“The youngest brother, Emory, who had been asleep upstairs, had died of a broken neck and would not be found for several days.

“The others were taken to the plant and the muck was washed off. Then, they were taken to the hospital. The muck had eaten little holes in her skin in places

“She slept through Christmas, awaking 72 hours later. She remembered being awakened at various times to be given something to drink and to have Vaseline stuck in her mouth, in case she had swallowed muck. Other than a doll brought to her by a DeBusk boy, Christmas was lost that year for Edith Clear.

In addition to newspaper articles and interviews conducted with survivors, there is a considerable amount of information about the Muck Dam disaster in the Smyth County court order books. Mathieson Alkali Works was ordered to pay families of the victims compensation for the loss of their loved ones. These petitions were filed separately and recorded in early 1925.

Two of the victims of the disaster were Hiawatha (Hi) Prater and James Prater Jr. The court record reads, as follows: “This the 5th day of January, 1925, came Thomas Prater in person, Administrator of Hiawatha Prater and James Prater, Jr., both deceased, and filed his petition in open court setting forth that the two above named decedents had both died intestate [without a will] on December 24, 1924, as the result of the breaking of a muck dam at Saltville, Virginia, in Smyth County, belonging to the Mathieson Alkali Works, a corporation, the said Hiawatha Prater leaving as his heirs and distributes, the following, to-wit: (1) His father and mother, Thomas Prater and Alice Prater; (2) His two brothers and one sister, to-wit: Clarence Prater, an adult and Juanita Prater and Robert Prater, both of whom are infants under 14 years of age, and children of Thomas Prater and Alice Prater, his wife, and that the said James Prater, Jr., left as his only heirs and distributes his paternal grandfather, Thomas Prater, and his maternal grandfather, A.N. Jackson; and stating that said petitioner, as Administrator of Hiawatha Prater, deceased, had compromised with said Mathieson Alkali Works all claims arising from the death of the said Hiawatha Prater, and stating the reasons for said compromise, the terms of said compromise agreement being the payment by the said Mathieson Alkali Works to the said Thomas Prater, Administrator of Hiawatha Prater as aforesaid, of the sum of $1,500, in full settlement of the above mentioned claims and praying that the said compromise be approved.”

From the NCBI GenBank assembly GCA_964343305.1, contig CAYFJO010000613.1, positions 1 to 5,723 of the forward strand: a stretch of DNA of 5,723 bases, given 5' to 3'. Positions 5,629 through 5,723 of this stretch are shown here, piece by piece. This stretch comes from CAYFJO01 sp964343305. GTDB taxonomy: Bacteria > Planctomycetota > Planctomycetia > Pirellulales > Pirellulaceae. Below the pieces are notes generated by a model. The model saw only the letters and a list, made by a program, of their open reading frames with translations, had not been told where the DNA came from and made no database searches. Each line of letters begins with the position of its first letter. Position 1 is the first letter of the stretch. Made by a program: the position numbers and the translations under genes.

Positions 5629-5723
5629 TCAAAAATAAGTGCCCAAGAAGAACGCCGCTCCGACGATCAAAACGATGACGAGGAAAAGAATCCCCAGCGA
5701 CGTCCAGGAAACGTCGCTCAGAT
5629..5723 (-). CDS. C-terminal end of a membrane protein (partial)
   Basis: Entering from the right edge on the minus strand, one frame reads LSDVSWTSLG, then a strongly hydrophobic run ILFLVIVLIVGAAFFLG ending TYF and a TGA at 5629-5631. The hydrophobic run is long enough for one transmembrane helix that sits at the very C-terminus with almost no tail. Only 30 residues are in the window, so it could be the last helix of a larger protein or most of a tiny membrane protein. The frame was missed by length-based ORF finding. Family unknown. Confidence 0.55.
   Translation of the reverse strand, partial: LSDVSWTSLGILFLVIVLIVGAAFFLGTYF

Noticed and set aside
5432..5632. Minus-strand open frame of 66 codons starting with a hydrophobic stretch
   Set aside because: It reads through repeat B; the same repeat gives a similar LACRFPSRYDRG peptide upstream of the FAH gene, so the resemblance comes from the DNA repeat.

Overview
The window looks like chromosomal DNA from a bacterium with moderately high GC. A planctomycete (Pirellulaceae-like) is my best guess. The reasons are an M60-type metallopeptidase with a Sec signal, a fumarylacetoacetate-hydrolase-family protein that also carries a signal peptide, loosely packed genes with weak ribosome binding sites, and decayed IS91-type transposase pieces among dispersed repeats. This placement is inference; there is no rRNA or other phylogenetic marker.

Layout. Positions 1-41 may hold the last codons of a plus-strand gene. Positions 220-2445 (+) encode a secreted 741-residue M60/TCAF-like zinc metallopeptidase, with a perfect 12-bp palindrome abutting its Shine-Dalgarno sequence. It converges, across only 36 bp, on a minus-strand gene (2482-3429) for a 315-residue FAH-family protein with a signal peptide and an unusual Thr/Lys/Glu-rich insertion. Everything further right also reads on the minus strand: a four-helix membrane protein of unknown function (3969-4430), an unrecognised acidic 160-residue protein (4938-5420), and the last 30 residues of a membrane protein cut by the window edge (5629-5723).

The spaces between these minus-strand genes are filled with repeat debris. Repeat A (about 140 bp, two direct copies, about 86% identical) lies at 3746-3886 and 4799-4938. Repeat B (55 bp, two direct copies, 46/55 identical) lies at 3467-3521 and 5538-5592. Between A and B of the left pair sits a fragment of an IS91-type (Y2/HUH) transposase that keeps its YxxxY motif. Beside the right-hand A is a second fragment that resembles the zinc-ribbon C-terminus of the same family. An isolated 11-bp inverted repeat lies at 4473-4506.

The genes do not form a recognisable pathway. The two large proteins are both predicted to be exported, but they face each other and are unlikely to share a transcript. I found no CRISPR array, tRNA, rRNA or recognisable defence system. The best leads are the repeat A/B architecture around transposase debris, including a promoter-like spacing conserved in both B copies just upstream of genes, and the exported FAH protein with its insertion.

Almost 100 years after the tragedy, stories continue to be discovered and shared. If you have a story you would like to share about the Great Saltville Disaster, I may be contacted at mwlinford@yahoo.com.

 

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Margaret Linford is a professional genealogist and is president of the Smyth County Genealogical Society.